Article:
Another one I need to revisit some time in the future, but remember it as an excellent detective novel and not merely as a locked room mystery. It's a great detective novel in how neatly Arisugawa managed to put everything together in the final chapter, which is what makes this "isolated island" mystery a fan favorite. And these were only the first notable novels from the early years of shin honkaku! Only frustrating part is that no further translations of novels or short stories have materialized since LRI published The Moai Island Puzzle in 2016.


5. Locked Room Murders: Second Edition, Revised (1991) by Robert Adey

This bibliography is the most referenced book on this blog and securing a copy used to be like trying to find the Holy Grail, but Pugmire finally reprinted it in 2018 and surprised everyone by winning the inaugural Reprint of the Year Award – snatching the award from E.R.C. Lorac's Bats in the Belfry (1937). The following year, LRI published Brian Skupin's Locked Room Murders: Supplement (2019) expending the second edition with over 1150 additional entries that "identify novels, short stories, TV shows, movies and other media with puzzling impossibilities." It goes without saying these are as important to locked room fans as the translations as those once out-of-reach impossible crimes from France, Japan and Italy.


6. La ruelle fantôme (The Phantom Passage, 2005) by Paul Halter

Pugmire translated and championed French mystery and locked room artisan, Paul Halter, who used to be something of cryptid like Big Foot or Nessy. You heard or read about him from time to time, but always from secondhand accounts. For example, Pugmire wrote a MysteryFile article in 2005, "Paul Halter, A Master of Locked Rooms," which made many a fan salivate for translations. Since then, nineteen of Halter's novels have been translated into English in addition to two short story collections. Just picking one, or two, titles for this list proved to be a bit of a challenge. I was tempted to go with the funny choice, Le cercle invisible (The Invisible Circle, 1996), but decided to go with one of Halter's best. La ruelle fantôme (The Phantom Passage, 2005) has a fantastic premise of a dark, obscure passageway, Kraken Street, that keeps appearing just as mysteriously as it disappears again. Halter delivered an explanation that neither disappointed nor diminished its wonderful premise and setup.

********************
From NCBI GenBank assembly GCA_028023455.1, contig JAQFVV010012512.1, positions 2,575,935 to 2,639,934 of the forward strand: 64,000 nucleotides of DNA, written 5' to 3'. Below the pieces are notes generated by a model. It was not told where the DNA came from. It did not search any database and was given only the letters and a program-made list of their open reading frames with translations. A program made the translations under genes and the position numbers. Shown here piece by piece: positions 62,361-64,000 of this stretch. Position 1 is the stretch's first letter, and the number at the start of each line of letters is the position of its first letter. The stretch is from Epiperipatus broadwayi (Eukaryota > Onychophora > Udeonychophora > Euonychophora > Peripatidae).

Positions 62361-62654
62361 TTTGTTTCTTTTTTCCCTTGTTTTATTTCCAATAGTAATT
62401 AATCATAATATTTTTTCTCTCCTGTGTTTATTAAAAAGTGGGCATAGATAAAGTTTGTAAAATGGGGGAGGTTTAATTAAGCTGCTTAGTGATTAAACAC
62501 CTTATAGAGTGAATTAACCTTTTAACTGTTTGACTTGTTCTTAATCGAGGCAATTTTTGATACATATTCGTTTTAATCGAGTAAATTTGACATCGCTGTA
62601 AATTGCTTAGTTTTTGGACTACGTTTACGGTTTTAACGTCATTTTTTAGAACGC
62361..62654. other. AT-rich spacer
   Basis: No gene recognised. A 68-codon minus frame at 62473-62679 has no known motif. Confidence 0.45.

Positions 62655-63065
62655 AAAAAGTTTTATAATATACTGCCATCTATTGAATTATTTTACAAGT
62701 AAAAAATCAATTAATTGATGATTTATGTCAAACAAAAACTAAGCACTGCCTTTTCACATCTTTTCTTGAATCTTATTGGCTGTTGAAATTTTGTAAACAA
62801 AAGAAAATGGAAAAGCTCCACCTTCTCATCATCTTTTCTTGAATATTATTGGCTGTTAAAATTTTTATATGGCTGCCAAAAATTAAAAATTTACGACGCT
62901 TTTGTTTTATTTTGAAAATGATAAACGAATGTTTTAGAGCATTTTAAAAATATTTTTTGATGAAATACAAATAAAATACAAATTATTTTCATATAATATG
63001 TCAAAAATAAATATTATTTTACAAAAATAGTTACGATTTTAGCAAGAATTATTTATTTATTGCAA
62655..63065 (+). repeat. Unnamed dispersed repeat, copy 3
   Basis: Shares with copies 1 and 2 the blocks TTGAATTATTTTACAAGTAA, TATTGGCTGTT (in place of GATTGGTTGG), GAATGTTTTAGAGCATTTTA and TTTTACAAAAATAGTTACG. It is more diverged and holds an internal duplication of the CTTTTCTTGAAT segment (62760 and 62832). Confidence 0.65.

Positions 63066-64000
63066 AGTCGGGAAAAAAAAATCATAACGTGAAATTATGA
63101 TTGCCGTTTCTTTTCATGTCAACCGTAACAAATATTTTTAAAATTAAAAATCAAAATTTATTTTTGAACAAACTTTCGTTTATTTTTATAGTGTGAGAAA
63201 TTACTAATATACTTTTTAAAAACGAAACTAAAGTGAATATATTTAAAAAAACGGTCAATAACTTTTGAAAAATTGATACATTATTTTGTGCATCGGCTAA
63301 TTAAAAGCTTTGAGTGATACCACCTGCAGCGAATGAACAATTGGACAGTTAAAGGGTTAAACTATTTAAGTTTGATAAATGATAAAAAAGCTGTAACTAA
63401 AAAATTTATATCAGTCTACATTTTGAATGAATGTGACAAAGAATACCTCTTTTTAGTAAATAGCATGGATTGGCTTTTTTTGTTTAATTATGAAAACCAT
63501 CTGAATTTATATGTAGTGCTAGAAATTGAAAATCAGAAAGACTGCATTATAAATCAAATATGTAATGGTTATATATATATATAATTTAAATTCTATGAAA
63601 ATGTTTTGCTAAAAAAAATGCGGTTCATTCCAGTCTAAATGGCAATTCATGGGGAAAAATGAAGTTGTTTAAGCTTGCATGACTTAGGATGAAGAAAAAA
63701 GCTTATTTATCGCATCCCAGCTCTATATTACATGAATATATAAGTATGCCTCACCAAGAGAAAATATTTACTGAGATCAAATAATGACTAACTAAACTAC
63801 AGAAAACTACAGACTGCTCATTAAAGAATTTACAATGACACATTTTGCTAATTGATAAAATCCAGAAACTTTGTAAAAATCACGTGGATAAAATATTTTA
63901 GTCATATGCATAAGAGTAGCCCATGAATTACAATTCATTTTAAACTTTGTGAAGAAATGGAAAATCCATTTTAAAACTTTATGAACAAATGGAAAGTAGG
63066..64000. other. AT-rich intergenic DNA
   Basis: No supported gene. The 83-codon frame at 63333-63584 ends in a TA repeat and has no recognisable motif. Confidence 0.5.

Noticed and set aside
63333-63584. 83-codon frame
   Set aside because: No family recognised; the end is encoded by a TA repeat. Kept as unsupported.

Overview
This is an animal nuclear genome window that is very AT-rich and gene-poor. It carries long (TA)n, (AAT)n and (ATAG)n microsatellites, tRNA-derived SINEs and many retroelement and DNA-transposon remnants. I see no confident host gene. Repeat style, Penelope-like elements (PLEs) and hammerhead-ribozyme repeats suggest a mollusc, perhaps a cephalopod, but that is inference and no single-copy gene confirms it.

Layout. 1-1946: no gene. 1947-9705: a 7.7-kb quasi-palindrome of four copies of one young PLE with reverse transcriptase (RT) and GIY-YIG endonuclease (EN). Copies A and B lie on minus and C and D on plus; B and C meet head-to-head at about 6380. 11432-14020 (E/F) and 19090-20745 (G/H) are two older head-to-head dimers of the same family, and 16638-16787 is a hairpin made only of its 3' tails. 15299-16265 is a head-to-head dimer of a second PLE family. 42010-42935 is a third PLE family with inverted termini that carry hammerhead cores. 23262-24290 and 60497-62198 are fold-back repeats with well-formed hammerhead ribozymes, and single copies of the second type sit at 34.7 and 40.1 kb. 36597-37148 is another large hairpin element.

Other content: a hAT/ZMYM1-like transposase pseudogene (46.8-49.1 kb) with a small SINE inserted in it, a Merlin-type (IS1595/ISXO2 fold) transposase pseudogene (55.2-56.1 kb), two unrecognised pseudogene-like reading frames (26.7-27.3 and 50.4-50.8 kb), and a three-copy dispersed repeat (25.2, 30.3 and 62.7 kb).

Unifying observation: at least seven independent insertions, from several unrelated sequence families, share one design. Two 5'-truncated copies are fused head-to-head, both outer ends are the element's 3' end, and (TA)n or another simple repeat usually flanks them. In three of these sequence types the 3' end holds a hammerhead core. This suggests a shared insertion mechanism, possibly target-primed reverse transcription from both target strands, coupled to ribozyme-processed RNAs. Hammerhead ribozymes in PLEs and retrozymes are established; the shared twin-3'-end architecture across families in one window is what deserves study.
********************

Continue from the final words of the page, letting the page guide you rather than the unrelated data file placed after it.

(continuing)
7. The Derek Smith Omnibus (2014) by Derek Smith

This omnibus brings together Derek Smith's classic impossible crime novel Whistle Up the Devil (1954), the ultra rare Come to Paddington Fair (1997) and two previously unpublished works – Model for Murder (1952) and the short story "The Imperfect Crime." So a literal treasure trove for locked room fans when it was first published containing everything from Smith's famous, long out-of-print and rare classics to previously unpublished material. Not bad material either. So, in one stroke, LRI ended Smith's spell in total obscurity and wish the omnibus format was used more often for writers a relatively small output. Value for your money!


8. Shijinso no satsujin (Death Among the Undead, 2017) by Masahiro Imamura

Published thirty years after The Decagon House Murders, Imamura's Death Among the Undead and MORI Hiroshi's Subete ga F ni naru (The Perfect Insider, 1996) give Western readers a glimpse of how the Japanese detective story has evolved since the days of Shimada and Ayatsuji. In this case, Imamura admirably succeeded in fusing the strictly logical with the utterly fantastical by taking the tried-and-true closed circle situation and infusing it with zombies. However, Death Among the Undead is not just a zombie survival story with locked room puzzles, because the zombies with their abilities and limitations play a key role in the plot. It created something very special and unique brimming with new ideas as the Japanese have begun to probe the realm of the hybrid mystery.


9. The Realm of the Impossible (2017) edited by John Pugmire and Brian Skupin